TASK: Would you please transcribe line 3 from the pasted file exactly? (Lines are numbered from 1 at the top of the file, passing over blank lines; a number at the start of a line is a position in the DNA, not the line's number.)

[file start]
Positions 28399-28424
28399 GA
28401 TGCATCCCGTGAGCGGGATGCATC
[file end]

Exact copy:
28401 TGCATCCCGTGAGCGGGATGCATC